The Community Preservation Corp.’s $150 million inaugural sustainability public debt offering marked the single largest bond sale completed by a community development financial institution, the corporation said.
New York-based CPC’s taxable offering attracted roughly $300 million in orders.
The firm, one of the largest CDFIs dedicated to multifamily housing, expects to use the capital raised to bolster affordable and sustainable multifamily housing in New York State and City, and throughout the Northeast.
“CPC is in an unprecedented position of financial strength. We now have the resources, and with them, the responsibility to define what we can and should be doing our partners address their most pressing housing and community development challenges,” president and chief executive Rafael Cestero said in a news release.
Goldman Sachs led the Jan. 30 negotiated issuance with joint bookrunner Siebert Williams Shank, the nation’s leading woman-owned and minority-owned financial services firm.
S&P Global Ratings assigned its AA-minus rating and stable outlook to CPC, citing “experienced, proactive management team and board, which exhibit strong risk oversight and governance capabilities, and a mission-driven growth strategy.”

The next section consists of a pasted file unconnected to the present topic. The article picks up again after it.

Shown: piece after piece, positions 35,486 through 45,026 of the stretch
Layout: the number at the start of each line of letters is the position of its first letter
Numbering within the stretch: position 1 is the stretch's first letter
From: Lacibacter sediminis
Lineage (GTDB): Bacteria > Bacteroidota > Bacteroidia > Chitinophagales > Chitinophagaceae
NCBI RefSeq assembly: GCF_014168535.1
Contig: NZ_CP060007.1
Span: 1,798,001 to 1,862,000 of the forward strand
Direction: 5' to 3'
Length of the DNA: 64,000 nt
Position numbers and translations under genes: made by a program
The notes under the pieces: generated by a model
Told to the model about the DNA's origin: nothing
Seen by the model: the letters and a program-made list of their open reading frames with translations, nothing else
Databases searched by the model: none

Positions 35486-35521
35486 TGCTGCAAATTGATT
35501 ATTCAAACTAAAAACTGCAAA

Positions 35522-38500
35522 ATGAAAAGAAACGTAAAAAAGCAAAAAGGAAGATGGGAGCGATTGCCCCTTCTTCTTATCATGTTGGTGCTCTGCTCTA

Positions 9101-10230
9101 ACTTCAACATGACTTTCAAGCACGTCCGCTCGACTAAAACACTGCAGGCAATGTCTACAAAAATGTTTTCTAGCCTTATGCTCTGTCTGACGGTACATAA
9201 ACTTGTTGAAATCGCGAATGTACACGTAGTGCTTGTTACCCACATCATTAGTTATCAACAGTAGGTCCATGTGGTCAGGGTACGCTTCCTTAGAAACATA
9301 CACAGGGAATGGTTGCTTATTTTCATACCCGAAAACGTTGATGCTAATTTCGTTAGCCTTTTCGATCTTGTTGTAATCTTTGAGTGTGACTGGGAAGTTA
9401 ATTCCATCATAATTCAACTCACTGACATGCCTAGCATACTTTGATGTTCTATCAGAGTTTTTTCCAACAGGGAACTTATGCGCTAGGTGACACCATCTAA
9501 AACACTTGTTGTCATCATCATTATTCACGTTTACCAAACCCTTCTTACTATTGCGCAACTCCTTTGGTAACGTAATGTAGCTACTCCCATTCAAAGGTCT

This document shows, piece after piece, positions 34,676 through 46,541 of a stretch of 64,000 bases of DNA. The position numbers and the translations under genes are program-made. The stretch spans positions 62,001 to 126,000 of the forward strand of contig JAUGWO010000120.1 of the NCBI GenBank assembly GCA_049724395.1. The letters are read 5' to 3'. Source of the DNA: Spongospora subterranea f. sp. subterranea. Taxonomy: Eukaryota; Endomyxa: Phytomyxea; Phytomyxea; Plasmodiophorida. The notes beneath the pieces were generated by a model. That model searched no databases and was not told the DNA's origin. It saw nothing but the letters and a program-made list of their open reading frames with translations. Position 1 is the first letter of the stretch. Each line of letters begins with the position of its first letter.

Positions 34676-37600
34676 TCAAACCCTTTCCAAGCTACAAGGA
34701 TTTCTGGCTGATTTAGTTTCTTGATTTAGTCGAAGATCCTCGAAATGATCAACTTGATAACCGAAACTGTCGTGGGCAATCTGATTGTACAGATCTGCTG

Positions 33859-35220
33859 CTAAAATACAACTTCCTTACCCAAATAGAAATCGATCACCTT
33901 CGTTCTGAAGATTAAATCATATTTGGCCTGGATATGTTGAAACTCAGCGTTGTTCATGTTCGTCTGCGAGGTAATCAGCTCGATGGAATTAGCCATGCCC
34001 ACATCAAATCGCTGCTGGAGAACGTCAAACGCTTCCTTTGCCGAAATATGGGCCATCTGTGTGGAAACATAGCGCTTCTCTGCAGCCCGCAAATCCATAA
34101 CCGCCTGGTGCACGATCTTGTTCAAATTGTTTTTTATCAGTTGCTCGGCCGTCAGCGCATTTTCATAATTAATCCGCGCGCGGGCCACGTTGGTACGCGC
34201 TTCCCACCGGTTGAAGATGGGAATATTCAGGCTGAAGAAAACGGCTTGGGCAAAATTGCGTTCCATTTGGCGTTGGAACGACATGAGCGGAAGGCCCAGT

CPC expects to use approximately $149 million in bond proceeds to pay down part of its senior construction loan facility, S&P said in its rating report.
The sale results “reflect both the strength of CPC as an entity and the importance of their role in financing affordable housing,” Goldman Sachs managing director Marvin Markus said in a news release.
In preparation for the offering, CPC obtained an independent opinion from Sustainalytics, an environmental, social and governance research firm. Sustainalytics evaluated the alignment of CPC’s sustainability bond platform with relevant industry standards.
CPC said its mission-based construction lending aligns with the environmental and social impact principles of the Sustainability Bond Guidelines 2018.
Bill Thompson Jr., a Siebert Williams Shank senior managing director and chief administrative officer, and a former New York City comptroller, in a news release called the market’s reception “a direct result of years of serious and effective stewardship by CPC’s leadership.”
CPC began in 1974, when the city was facing serious problems of abandonment and blight during a financial crisis. Its creation evolved from a 1972-73 study conducted by the New York City Clearing House, an association of commercial banks and banking executives led by David Rockefeller.
CPC has invested more than $11 billion to help create and preserve more than 196,000 units of housing in New York and the Northeast through its mortgage lending and equity investing business.
Working closely with government agencies, banks, local groups, and additional investors, CPC provides financing and technical assistance to help communities grasp housing and development challenges.